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Workmen's compensation. Muscogee Superior Court. Before Judge Thompson.
1. Where the employee and the employer, or insurance carrier, fail to agree as to the payment of compensation, either party may make application to the State Board of Workmen's Compensation for a hearing in regard to any matter at issue and for a ruling thereon. "Immediately after such application has been received the Board shall set a date for a hearing . . . and shall notify the parties at issue of the time and place of such hearing." Code Ann. 114-706. No provision is made by the law as to the manner of service of such notice, but this court will take judicial cognizance that it has been the custom of the board since its inception to serve such notice by posting it in the United States mail. See 31 C. J. S. 602, Evidence, 40, esp. n. 76.
2. Where, upon the call of a case on the application of the employee for a hearing to determine the liability of the employer for compensation, there is no appearance for the employer, or insurance carrier, and the record before the deputy director contains a copy of a "Notice of hearing" bearing the claim number and carrying the names and addresses thereon of the employee and of the employer, which notice stated in the body thereof the time and place of such hearing, and which was signed by the chairman and members of the board, and where the record shows that the deputy director stated that "The notice did not come back," it will be presumed that the deputy director spoke from his own knowledge that such notice was in fact properly mailed, and a prima facie showing was made, in the absence of anything else appearing, that such notice was mailed to the employer and that it had notice of the time and place of the hearing.
3. Under the foregoing rules of law, where the deputy director after hearing evidence, entered an award in favor of the employee, directing the employer to pay compensation and the employer duly received notice of such award, the failure of the employer to appeal to the full board where all issues of law and fact which might have been asserted on the hearing before the deputy director could have been submitted and tried anew (Code 114-708), constituted a waiver of its right to insist upon notice and an opportunity to be heard, and such question could not be insisted upon for the first time on appeal to the superior court.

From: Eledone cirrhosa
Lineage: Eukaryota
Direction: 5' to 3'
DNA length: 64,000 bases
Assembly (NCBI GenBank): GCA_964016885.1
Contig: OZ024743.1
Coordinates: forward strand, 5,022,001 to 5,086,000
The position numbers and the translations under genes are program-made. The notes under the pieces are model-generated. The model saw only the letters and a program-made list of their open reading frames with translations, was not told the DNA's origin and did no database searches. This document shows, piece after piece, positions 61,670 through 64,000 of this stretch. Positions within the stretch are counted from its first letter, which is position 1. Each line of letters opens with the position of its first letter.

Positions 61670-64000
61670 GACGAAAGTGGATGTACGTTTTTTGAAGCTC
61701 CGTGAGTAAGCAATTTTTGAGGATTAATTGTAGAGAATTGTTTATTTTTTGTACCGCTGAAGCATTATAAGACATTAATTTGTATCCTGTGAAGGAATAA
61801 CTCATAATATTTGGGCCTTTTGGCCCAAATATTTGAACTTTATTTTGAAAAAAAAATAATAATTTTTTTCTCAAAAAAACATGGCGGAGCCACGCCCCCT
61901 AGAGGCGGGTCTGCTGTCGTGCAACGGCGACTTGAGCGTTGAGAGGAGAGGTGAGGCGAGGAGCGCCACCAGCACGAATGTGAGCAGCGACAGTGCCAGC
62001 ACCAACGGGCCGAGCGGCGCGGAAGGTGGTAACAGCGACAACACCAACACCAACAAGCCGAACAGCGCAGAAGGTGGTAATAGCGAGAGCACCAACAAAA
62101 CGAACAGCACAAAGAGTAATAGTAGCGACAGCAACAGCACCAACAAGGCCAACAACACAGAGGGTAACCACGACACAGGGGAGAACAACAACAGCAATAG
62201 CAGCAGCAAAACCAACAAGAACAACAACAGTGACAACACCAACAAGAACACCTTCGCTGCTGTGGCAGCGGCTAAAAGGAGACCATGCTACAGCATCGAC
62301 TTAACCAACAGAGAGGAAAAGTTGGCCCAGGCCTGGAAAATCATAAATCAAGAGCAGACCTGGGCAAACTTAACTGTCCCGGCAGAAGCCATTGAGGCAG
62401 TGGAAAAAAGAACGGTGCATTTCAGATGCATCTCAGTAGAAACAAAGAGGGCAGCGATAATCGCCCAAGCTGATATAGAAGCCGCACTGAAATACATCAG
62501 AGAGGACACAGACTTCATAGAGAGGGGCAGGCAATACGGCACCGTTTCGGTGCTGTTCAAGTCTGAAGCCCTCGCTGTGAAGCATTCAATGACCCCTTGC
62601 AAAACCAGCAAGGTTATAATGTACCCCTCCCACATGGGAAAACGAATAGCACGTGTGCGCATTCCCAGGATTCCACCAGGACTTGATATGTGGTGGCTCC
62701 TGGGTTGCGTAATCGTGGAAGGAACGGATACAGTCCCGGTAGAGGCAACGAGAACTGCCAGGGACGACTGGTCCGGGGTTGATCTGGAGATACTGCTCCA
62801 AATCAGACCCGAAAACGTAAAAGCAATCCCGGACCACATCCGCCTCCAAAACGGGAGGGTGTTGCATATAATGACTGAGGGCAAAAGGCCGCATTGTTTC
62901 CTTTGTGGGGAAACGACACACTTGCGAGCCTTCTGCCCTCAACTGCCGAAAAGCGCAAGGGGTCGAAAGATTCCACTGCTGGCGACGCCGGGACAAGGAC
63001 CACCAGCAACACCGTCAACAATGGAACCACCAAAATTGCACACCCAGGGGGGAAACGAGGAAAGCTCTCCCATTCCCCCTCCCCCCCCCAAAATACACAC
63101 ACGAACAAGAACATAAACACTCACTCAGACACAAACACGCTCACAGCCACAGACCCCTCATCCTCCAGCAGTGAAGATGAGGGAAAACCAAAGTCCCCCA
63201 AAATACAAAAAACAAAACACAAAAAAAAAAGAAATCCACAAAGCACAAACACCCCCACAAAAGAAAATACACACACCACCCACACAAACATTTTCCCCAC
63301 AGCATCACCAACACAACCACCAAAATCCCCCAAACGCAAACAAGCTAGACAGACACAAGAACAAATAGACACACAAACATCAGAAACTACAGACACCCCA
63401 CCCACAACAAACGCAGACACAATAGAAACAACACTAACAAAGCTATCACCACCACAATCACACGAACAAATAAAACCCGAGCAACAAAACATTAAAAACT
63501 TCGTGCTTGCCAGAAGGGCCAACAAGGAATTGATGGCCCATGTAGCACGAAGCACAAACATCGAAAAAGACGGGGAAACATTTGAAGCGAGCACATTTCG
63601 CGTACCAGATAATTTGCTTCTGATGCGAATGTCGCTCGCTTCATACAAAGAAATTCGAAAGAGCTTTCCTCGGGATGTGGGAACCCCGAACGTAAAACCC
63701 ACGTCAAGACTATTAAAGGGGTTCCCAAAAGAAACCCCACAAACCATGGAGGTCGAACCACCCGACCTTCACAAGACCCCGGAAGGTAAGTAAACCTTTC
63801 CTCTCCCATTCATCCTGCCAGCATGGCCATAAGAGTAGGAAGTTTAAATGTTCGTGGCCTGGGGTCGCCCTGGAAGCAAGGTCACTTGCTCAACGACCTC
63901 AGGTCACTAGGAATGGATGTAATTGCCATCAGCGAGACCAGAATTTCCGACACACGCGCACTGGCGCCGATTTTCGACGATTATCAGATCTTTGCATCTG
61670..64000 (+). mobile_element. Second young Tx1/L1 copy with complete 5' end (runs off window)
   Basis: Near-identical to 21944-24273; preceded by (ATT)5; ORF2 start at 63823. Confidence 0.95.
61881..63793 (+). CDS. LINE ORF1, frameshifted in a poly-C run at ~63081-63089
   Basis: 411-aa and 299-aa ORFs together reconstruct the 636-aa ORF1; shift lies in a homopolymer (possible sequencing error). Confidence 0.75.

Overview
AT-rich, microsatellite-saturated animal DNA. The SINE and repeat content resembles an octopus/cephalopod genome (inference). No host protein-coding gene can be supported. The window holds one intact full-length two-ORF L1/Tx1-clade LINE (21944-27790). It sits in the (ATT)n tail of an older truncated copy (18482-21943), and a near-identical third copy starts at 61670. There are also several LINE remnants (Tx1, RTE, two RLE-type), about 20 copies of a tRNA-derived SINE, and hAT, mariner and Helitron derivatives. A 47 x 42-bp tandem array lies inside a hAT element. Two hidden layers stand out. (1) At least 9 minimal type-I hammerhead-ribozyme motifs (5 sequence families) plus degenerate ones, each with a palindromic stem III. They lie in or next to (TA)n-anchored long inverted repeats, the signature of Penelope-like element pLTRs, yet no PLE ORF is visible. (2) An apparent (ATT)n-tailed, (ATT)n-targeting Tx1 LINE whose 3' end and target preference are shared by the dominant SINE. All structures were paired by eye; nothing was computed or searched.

5. However, under the facts of this case, the deputy director abused his discretion in assessing a $25 penalty under the provisions of Code Ann. 114-716 against the employer without first affording the employer a notice of the assessment of such penalty and an opportunity to be heard. Employers Liability Assurance Corp. v. Pruitt, 63 Ga. App. 149, 152 (2) (10 S. E. 2d 275). Accordingly, the judgment of the superior court is affirmed with direction that the said $25 penalty be written off the award and that this issue alone be referred to the board for a hearing and determination according to the provisions of Code Ann. 114-716 after due notice of and reasonable opportunity for such hearing is given to the employer.
Louis H. Mitchell, contra.
=Richard W. Best, for plaintiff in error.
Friday May 22 23:19 EDT

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